I often realize, where I enter so enters my profession. A challenge and burden I willfully accept.  I see being a veterinarian as a privilege and a blessing. A lifelong dream fulfilled and a life time adventure.  I was one of those kids who always knew what I wanted to be when I grew up. I am often asked what that was like.

I watched every episode of the weekly wildlife programs like “Mutual of Omaha’s Wild Kingdom”. “Bill Burrud’s Animal World” and the quarterly National Geographic specials. “Daktari” was my absolute favorite.  “Daktari,” which is Swahili for “doctor,” was a weekly drama set in an animal hospital/compound in Africa. For the first time, I say people who looked like me interacting with animals. Looking back, I find it ironic to see my first role models, be it probably subliminally, on network television than on the reality TV of the day. Even today with the availability of multiple TV networks based on nature and animals, diversity is sorely absent.

I voraciously consumed all the books and field manuals on animals in my school’s library and would beg and promise my parents anything if they would purchase the newest set of the World Book encyclopedia when the sales man came to call. We always had dogs as pets that were joined by the occasional bird, fish, and mice.  I even almost talked my parents into purchasing (so I thought) a monkey. I would visit him at a pet shop during our weekly grocery shopping trip.  The week I visited and he was not there, I was sure the monkey had been purchased by my dad and would be waiting for me upon our return home.  Actually, the monkey had died and the pet shop manager was kind enough to let my Dad know, so he could tell me when he thought the time was right.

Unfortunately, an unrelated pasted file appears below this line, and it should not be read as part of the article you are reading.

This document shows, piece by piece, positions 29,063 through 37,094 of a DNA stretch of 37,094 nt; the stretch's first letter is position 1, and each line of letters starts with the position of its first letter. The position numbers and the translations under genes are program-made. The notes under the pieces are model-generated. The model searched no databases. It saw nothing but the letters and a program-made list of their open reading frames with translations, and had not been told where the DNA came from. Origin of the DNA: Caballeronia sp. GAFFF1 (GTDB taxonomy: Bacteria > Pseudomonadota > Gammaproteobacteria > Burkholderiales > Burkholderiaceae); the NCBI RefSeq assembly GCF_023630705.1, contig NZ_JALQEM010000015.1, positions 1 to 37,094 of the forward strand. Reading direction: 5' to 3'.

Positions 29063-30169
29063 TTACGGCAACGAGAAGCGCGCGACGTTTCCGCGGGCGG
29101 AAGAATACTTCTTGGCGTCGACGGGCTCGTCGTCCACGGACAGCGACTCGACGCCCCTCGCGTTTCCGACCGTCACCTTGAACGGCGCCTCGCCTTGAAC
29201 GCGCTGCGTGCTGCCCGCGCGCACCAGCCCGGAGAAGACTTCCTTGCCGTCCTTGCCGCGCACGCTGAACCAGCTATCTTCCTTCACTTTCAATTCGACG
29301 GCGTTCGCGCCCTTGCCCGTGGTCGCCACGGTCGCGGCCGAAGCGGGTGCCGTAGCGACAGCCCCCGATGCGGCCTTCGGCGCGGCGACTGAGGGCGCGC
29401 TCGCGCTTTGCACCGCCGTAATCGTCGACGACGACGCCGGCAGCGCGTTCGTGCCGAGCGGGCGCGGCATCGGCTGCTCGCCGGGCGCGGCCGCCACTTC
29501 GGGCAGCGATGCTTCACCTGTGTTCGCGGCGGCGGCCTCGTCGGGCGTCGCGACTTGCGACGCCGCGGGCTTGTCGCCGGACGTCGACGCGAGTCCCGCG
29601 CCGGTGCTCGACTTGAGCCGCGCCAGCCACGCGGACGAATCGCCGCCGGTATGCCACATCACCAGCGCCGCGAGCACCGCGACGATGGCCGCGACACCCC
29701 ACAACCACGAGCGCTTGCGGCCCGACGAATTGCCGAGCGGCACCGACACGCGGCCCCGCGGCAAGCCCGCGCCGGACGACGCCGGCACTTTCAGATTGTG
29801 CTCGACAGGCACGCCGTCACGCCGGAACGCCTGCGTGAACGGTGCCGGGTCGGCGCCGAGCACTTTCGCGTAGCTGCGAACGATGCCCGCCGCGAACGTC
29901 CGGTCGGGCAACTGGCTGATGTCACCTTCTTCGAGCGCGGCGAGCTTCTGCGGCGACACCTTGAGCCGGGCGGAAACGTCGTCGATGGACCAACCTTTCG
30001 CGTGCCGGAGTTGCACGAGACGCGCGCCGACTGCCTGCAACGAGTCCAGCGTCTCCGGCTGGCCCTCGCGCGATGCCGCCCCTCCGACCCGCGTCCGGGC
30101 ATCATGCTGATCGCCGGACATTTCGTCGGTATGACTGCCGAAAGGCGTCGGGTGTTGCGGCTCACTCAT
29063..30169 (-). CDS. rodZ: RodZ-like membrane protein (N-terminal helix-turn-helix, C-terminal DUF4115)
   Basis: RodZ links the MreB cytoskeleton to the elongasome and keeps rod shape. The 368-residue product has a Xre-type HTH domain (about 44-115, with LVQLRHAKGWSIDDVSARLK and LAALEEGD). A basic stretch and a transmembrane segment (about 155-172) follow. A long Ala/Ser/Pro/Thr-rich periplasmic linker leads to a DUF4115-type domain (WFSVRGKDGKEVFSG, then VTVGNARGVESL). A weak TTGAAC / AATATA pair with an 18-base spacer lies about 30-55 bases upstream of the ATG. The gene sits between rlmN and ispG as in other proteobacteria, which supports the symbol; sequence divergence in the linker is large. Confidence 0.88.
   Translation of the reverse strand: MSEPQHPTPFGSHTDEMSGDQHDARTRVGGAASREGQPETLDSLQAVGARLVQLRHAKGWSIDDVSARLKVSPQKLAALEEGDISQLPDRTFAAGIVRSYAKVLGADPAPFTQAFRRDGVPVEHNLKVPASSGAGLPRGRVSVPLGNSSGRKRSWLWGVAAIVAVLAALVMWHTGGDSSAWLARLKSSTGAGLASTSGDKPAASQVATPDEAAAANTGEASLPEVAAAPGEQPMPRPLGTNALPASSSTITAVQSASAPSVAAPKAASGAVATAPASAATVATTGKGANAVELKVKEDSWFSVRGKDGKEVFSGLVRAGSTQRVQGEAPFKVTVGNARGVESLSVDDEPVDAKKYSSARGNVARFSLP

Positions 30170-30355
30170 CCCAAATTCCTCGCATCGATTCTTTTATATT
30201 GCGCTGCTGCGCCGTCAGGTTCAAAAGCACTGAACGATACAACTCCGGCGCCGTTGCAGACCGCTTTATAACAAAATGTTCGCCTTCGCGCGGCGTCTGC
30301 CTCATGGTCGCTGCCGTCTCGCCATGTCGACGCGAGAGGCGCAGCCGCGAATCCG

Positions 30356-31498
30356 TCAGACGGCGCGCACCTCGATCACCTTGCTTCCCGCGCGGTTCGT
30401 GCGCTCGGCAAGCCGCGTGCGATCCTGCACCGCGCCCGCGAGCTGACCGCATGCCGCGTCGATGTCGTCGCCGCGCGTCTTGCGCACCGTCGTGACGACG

In my teens, I grew more practical in my views and actions towards a career in veterinary medicine.  I was able to shadow a few local vets as they did their large animal rounds and saw patients in their clinics.  In doing so, I experienced the universal career starting point of all veterinarians, cleaning cages.  Literally starting at the bottom and working your way up.  It is the one skill you develop that will be used throughout your career.  I have come to realize it is one of the common points between doctor and staff. A good veterinarian leans early on, you should never expect your staff to perform a task you are not willing to perform yourself. Over the years, I have cleaned so many cages, it is a reflex action. Just doing something that needs to be done. The closest analogy I can come up with is the way parents become accustomed to changing diapers.

In retrospect, it is strange how such little stories become the seeds of a career. I am so thankful I was allowed to dream big and follow thorough to make my dream a reality.

Dr. Bland is a small animal practitioner offering house calls and office call to clients in the Broward County area.  His office is located at 3225 N Andrews Avenue in Fort Lauderdale and can be reached at 954 673-8579.